Jeremy Gilbert-Rolfe brings to Melville's work the insight not only of an art critic and theorist, but of a practicing artist as well. Navigating through the complexity of contemporary thought and philosophy, Gilbert-Rolfe unravels the Gordian knot of the diverse discourses that circumscribe Melville's views, revealing the practicality and clarity of Melville's speculative narratives. Stephen Melville is one of the most thoughtful critics to emerge in recent years. He has applied the tools developed by Jacques Derrida and Jacques Lacan to the problems of contemporary art. With his roots in Kant, Hegel, and Heidegger, he reopens questions of art's reception, interpretation, and commentary. Not only does he articulate the limitations of these categories, and how they are set into motion-stasis and balance are not the goal. He demonstrates how the territory of each of these discourses is maintained by their relationship to one another. Melville's texts not only represent the complexity of his subjec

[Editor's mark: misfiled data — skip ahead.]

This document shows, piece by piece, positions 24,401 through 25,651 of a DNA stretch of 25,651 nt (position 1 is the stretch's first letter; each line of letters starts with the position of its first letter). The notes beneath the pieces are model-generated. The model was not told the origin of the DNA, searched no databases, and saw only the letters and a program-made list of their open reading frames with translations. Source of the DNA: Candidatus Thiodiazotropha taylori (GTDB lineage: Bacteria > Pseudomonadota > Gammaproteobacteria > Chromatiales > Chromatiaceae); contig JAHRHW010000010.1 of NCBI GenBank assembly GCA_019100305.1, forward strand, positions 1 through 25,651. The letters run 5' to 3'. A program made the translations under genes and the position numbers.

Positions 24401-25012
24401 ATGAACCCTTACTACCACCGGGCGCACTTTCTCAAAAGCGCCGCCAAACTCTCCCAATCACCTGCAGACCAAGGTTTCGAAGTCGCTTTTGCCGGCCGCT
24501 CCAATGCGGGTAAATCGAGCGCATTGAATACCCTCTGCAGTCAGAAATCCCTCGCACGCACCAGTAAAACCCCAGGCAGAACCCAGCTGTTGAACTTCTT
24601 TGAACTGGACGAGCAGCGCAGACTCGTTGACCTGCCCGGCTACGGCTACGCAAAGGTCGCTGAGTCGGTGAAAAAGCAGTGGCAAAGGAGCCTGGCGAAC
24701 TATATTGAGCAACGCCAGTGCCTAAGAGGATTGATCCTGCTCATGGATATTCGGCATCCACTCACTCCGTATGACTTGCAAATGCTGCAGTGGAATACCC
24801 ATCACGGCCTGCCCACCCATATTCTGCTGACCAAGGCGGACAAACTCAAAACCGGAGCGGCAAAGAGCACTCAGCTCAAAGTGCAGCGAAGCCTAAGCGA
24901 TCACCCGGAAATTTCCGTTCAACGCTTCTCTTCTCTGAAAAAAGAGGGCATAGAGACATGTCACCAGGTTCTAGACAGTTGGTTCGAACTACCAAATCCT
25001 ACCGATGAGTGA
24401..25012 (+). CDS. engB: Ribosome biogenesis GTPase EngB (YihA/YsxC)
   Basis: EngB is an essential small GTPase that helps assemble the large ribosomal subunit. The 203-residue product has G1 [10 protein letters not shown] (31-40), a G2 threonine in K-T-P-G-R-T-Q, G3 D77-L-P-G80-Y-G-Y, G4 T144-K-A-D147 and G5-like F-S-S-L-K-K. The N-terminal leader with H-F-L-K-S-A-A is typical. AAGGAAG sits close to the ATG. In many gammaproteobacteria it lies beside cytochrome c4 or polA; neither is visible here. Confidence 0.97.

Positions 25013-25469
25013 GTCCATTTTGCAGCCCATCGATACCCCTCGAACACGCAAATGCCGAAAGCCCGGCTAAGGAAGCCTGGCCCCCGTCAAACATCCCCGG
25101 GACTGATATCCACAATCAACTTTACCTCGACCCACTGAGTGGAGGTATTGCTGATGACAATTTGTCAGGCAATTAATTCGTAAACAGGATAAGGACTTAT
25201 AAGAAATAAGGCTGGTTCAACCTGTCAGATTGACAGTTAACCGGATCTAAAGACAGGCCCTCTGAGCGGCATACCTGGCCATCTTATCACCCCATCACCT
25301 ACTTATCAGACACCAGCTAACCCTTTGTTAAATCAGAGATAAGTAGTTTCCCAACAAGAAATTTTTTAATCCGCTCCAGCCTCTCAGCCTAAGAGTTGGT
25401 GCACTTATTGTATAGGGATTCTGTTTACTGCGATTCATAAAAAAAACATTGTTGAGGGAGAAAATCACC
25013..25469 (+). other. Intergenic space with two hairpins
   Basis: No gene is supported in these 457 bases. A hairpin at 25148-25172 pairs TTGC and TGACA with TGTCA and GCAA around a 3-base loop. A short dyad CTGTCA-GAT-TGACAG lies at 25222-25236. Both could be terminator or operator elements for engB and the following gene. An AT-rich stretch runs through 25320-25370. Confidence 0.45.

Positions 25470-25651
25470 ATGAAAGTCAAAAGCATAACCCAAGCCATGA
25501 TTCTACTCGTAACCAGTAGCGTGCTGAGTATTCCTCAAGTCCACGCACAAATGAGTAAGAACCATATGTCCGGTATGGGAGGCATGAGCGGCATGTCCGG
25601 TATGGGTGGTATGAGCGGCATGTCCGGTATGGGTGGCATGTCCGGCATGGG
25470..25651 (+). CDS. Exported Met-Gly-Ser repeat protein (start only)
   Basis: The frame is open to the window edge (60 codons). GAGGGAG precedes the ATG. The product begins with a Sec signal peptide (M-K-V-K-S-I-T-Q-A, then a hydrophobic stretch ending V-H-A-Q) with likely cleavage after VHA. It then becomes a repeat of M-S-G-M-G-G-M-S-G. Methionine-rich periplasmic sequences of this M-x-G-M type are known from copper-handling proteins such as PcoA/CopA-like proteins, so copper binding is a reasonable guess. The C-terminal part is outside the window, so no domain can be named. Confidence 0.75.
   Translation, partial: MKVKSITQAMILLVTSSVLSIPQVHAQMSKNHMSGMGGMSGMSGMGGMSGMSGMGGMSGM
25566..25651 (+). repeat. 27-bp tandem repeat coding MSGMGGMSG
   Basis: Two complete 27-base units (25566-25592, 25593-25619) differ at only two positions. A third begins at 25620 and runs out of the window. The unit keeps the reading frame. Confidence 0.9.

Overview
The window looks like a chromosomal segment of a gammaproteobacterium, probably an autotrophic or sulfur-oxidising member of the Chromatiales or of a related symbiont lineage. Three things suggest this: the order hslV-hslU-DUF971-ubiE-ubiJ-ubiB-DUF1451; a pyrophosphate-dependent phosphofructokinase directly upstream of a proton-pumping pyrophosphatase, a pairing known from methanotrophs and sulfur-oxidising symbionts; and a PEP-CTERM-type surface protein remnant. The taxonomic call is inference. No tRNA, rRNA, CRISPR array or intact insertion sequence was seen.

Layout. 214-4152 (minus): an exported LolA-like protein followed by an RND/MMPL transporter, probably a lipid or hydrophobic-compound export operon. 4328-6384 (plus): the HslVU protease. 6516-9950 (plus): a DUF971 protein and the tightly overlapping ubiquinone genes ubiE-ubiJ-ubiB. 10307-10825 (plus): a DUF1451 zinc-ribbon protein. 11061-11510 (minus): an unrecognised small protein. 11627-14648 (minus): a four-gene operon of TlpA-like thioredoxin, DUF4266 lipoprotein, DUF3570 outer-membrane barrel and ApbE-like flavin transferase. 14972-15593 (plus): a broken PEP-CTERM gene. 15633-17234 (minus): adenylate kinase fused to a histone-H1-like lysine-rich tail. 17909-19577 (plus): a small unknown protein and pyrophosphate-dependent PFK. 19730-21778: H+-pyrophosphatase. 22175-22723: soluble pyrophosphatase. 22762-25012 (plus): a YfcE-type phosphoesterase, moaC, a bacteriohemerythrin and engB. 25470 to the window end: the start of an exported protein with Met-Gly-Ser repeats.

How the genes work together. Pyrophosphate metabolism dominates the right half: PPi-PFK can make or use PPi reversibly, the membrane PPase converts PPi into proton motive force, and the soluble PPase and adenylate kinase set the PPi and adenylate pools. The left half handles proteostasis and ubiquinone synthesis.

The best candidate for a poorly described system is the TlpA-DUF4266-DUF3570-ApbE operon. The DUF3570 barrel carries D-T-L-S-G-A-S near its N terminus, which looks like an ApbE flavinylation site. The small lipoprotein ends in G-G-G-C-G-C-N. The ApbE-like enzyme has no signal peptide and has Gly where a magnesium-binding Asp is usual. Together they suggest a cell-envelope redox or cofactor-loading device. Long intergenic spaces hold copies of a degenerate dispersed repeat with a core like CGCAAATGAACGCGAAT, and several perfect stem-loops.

part |183 pages

Essays by Stephen Melville

chapter 1|11 pages

Robert Smithson

“Aliteralist of the Imagination”

chapter 2|20 pages


chapter 3|7 pages

Aesthetic Detachment

chapter 4|21 pages

Positionality, Objectivity, Judgment

chapter 5|22 pages

Psychoanalysis and the Place of Jouissance

chapter 7|18 pages

Color has not Yet been Named

Objectivity in Deconstruction

chapter 9|12 pages

Compelling Acts, Haunting Convictions

chapter 10|10 pages

Painting Put Asunder

Moments Lucid and Opaque Like Turner's Sun and Cindy Sherman's Face

chapter 11|4 pages